“In my mind, I’ve been retired for over a year, but people kept asking me if I was retired, so I decided to make it official publicly,” said Monk, whose career actually ended when he broke his left arm after making a catch for Philadelphia on Dec. 24, 1995, two years after the final game of his 14-year tenure with the Washington Redskins. “I trained and rehabbed for a while after I broke my arm, but I didn’t want to chase people around to ask them for a job, so I decided it was time to move on to other things.”

Monk’s still hurt that he didn’t play his entire career in burgundy and gold, but he’s not as angry as he was in the spring of 1994 after he spurned a $400,000 pay cut from Washington and wound up signing with the New York Jets for the same $600,000 the Redskins had offered.

“It was disappointing not to have finished my career with the Redskins, but I realize that football is a business, and they did what they had to do,” said Monk, who’s talking to Redskins owner John Kent Cooke about returning to the roster for a day and thus officially retire as a Redskin. “I’ll always be a Redskin. If I’m fortunate enough to be elected to the Hall of Fame, it will be as a Redskin.”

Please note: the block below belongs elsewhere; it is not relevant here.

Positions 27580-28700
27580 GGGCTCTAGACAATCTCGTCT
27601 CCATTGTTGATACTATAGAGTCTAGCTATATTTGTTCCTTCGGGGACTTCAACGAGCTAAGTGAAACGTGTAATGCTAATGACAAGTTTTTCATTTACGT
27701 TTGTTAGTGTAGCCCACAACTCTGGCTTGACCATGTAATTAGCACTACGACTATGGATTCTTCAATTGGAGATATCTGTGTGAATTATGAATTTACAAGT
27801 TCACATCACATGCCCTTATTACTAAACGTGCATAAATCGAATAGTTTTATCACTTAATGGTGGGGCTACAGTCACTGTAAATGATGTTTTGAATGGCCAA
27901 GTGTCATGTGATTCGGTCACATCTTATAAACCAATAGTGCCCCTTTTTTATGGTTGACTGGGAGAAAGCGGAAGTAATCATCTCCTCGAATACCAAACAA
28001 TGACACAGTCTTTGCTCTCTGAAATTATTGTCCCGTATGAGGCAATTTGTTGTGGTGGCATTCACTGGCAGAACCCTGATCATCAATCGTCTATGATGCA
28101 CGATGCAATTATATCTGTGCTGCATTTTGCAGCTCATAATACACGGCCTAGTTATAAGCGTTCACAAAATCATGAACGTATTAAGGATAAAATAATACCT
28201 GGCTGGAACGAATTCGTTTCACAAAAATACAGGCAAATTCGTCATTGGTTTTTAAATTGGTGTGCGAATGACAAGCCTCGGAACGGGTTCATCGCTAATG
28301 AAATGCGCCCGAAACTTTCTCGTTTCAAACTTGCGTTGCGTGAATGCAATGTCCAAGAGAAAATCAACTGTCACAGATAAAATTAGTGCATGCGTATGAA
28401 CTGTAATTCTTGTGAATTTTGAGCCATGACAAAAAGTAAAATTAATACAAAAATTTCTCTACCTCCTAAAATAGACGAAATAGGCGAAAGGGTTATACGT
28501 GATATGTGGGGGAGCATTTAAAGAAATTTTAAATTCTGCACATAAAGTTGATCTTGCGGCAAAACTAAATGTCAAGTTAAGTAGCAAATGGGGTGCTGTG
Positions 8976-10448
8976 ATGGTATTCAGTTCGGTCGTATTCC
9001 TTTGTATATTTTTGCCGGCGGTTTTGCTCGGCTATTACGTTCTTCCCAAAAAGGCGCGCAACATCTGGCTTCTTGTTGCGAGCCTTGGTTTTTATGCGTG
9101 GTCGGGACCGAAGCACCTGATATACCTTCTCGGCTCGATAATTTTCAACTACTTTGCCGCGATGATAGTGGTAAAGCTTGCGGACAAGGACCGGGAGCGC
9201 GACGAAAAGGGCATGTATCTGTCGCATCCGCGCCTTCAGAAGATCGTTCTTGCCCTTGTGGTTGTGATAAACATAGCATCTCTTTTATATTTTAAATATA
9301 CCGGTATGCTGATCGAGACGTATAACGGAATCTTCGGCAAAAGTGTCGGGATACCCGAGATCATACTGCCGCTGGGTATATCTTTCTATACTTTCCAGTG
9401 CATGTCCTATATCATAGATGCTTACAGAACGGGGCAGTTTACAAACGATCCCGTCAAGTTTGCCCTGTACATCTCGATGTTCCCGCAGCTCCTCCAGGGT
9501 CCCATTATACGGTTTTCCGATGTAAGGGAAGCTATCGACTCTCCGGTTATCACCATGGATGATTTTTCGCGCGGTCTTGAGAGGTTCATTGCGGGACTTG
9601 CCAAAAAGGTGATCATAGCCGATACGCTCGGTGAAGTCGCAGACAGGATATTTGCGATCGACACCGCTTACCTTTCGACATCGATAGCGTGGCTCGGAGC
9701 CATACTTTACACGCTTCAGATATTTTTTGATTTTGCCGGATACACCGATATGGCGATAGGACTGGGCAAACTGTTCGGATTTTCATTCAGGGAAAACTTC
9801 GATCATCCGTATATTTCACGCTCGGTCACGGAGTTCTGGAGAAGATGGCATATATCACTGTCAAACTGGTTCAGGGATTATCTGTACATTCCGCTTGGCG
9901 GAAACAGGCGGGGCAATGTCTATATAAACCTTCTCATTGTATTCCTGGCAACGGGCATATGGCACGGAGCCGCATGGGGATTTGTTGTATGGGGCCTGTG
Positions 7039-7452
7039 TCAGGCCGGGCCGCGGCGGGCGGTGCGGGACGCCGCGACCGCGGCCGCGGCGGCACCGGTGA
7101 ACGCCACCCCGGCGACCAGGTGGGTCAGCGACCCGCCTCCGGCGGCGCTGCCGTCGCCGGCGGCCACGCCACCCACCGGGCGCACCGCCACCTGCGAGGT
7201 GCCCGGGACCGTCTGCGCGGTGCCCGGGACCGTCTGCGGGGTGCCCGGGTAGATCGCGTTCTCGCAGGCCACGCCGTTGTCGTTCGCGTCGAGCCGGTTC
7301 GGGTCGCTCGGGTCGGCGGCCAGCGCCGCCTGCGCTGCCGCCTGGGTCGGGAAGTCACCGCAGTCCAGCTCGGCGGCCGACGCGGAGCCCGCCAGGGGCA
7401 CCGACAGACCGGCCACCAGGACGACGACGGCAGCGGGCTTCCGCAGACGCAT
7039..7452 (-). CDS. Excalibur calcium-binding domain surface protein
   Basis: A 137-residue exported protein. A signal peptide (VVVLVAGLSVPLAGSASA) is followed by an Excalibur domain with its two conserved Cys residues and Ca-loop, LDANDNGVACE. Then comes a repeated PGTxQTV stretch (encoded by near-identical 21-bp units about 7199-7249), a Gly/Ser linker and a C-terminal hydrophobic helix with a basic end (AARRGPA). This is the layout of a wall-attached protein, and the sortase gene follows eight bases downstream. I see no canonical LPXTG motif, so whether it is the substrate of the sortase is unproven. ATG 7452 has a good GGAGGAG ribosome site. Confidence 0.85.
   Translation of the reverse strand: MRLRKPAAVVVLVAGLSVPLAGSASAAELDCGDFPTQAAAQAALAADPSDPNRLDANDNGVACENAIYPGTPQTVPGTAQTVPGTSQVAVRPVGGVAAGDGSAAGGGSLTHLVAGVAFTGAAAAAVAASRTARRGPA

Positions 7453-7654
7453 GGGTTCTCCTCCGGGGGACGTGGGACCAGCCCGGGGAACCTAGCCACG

The club feels much the same way.

“Nothing would delight us more than for Art Monk to officially retire as a Redskin,” Cooke said in a statement. “We look forward to signing Art one more time so that he can go into the Hall of Fame as a Redskin.”

Which only makes sense since it was as a Redskin that Monk broke Charley Hennigan’s single-season record for catches with 106 in 1984 and Hall of Famer Steve Largent’s mark for career catches with his 820th in 1992. Monk later broke Largent’s mark for consecutive games with a catch while with the Jets in 1994.